The Toxaemia Of Renal Disease shows itself not only in the development of uraemia, but also by other manifestations, as, for instance, the well known gastro-enteritis that is so frequently present in these diseases. There is some evidence to show that where the excretory efficiency of the kidney is impaired, excretion of some of the urinary constituents, as, for example, urea, may take place from the gastric and intestinal mucosa and be-associated with symptoms of severe vomiting and diarrhoea.

The presence of toxaemia as the result of renal disease must necessarily be a factor of considerable importance in regulating dietetic treatment.

Malnutrition, shown by wasting, anaemia, and frequently the development of a regular cachexia, is the frequent accompaniment of the more serious, and especially the chronic, forms of renal disease. This malnutrition is doubtless in part dependent on mere loss of appetite and on the gastric and intestinal complications that are so often present. But great wasting may be seen as the result of chronic renal disease, and especially, perhaps, as the result of certain forms of chronic nephritis and granular kidney, without the presence of marked vomiting or other gastro-intestinal symptoms. This malnutrition, together with such a phenomenon as pigmentation, which is also not uncommon in chronic renal disease, would also seem to show that these maladies produce in some ill-understood manner grave disturbances of the nutritive processes of the body. The importance of considering these factors in the treatment of the disease, and especially in the dietetic treatment, cannot be overestimated. There is often a tendency to regulate the treatment by considerations based largely, and sometimes entirely, on the state of the urine. Thus the diet may be cut down, owing to a high degree of albuminuria present, and this notwithstanding the fact that the patient's aspect and body weight may show grave impairment of nutrition. Very often much better results are obtained by not concentrating the attention solely on the state of the urine, but rather by directing the treatment, and especially the diet, to remedying if possible the malnutrition.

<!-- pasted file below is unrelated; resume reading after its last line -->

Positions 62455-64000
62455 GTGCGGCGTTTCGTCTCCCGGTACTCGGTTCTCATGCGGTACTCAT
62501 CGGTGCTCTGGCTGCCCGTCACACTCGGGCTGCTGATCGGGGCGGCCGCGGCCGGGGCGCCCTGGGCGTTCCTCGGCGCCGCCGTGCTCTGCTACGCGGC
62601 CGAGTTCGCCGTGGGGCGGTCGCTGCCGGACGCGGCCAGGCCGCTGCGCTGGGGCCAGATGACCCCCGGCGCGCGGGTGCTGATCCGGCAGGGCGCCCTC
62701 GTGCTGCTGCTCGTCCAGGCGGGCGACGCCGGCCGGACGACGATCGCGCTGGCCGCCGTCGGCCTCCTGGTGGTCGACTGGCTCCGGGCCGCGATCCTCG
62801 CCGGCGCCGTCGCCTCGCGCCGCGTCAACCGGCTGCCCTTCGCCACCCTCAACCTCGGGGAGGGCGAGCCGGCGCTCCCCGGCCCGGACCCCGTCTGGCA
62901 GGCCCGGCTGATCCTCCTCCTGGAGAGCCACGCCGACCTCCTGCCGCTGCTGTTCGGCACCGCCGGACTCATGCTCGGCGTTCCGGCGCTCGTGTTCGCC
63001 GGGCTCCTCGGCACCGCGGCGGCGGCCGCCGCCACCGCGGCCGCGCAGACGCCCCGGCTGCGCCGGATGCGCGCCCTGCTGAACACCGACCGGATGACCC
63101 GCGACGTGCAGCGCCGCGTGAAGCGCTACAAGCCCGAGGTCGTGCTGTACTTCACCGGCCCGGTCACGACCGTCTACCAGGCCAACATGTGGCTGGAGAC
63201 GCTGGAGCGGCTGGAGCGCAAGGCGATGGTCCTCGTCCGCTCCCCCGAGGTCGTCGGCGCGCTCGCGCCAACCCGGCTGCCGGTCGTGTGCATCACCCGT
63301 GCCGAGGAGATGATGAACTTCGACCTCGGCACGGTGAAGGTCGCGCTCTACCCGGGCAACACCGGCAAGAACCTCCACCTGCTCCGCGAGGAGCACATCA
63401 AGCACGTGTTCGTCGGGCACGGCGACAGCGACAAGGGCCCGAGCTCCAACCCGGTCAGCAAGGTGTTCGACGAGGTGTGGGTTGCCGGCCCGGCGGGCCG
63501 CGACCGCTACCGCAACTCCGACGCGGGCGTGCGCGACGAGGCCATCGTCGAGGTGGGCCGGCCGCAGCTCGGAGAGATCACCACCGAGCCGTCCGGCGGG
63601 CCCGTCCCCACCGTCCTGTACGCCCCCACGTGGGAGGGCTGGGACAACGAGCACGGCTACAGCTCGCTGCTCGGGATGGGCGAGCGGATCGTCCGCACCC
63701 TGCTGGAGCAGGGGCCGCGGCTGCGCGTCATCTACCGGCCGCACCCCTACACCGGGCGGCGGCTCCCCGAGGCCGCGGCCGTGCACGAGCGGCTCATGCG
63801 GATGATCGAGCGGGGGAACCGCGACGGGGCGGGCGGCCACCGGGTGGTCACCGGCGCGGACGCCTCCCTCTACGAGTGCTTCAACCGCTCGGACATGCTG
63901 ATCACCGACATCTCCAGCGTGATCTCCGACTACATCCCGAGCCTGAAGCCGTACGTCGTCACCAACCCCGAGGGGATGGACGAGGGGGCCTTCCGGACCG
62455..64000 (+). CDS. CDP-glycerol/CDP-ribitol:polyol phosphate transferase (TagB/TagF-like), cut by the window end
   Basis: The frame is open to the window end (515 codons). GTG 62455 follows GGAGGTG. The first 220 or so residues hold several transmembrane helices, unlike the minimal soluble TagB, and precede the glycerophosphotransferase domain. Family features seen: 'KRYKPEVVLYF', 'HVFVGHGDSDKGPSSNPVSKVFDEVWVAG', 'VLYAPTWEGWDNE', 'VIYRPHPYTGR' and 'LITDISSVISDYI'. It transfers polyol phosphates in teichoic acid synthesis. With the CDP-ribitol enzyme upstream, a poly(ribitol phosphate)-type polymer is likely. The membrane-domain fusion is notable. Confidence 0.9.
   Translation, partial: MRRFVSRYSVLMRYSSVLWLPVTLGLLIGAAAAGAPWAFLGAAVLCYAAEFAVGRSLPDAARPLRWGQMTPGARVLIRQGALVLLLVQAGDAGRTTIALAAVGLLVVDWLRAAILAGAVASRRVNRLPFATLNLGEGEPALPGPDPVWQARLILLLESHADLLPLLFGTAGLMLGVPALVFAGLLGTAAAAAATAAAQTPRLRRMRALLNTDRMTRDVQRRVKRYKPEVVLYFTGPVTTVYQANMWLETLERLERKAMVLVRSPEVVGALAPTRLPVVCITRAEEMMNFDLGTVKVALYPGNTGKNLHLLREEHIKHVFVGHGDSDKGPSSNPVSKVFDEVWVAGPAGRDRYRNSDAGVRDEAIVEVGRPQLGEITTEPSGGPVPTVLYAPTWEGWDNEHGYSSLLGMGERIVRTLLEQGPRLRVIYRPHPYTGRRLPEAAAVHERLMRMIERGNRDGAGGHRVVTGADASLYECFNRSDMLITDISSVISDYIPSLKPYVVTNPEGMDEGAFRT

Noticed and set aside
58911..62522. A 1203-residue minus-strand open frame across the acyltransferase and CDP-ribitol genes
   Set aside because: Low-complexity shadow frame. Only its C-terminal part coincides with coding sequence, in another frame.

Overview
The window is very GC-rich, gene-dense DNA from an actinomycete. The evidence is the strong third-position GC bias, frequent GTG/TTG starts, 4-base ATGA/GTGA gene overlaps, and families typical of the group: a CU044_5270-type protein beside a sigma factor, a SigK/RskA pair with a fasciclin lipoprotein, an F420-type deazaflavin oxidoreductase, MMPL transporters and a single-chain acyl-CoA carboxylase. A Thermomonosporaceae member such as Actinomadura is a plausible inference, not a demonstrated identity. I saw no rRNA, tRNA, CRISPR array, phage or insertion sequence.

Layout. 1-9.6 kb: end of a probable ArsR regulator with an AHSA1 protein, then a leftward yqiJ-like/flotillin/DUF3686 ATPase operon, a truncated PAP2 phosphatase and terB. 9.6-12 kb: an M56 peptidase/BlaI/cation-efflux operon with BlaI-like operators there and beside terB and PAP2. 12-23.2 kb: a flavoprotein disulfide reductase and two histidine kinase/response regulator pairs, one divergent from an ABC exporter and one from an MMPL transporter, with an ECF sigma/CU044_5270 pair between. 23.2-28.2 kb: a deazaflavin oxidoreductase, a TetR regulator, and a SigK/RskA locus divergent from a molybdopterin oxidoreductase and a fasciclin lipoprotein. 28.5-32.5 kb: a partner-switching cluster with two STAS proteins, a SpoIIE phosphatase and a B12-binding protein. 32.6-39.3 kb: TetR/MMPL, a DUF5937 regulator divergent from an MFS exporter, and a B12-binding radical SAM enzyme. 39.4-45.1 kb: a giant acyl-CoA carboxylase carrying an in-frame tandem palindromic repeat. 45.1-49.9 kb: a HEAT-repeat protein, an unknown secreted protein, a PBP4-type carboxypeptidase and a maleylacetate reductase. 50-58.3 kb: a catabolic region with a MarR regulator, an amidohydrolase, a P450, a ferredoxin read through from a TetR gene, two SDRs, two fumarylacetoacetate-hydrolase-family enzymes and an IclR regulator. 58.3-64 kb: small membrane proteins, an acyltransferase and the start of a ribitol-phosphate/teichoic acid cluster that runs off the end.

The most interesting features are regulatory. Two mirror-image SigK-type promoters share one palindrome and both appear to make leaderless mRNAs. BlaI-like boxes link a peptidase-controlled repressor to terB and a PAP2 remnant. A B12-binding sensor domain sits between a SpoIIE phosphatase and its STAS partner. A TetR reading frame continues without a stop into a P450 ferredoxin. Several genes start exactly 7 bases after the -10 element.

Albuminuria in greater or less degree is usually present in renal disease, and in some renal lesions the quantity of albumin lost daily is very considerable, and may amount to as much as 40 grms. per diem. In most diseases, however, the loss is much less than this, but still, inasmuch as many of these maladies are of very prolonged duration, there is a considerable wastage of the proteins of the body. That this is the case is shown by the low percentage of protein matter present in the blood of patients suffering from chronic renal disease, even where dropsy is absent, and there is no fallacy owing to the presence of hydraemic plethora.

The large amount of albumin present in the urine has often led to attempts being made to restrict the loss by diet and by medicine. In some instances dietetic treatment, and especially perhaps the administration of a milk diet, is followed by an apparent great diminution in the daily loss. In some instances this diminution is more apparent than real, and is really dependent on an increased flow of urine due to the liquid diet and large quantity of fluid ingested causing a percentage diminution, but the total quantity lost in the twenty-four hours may remain much the same as with a drier and more solid diet.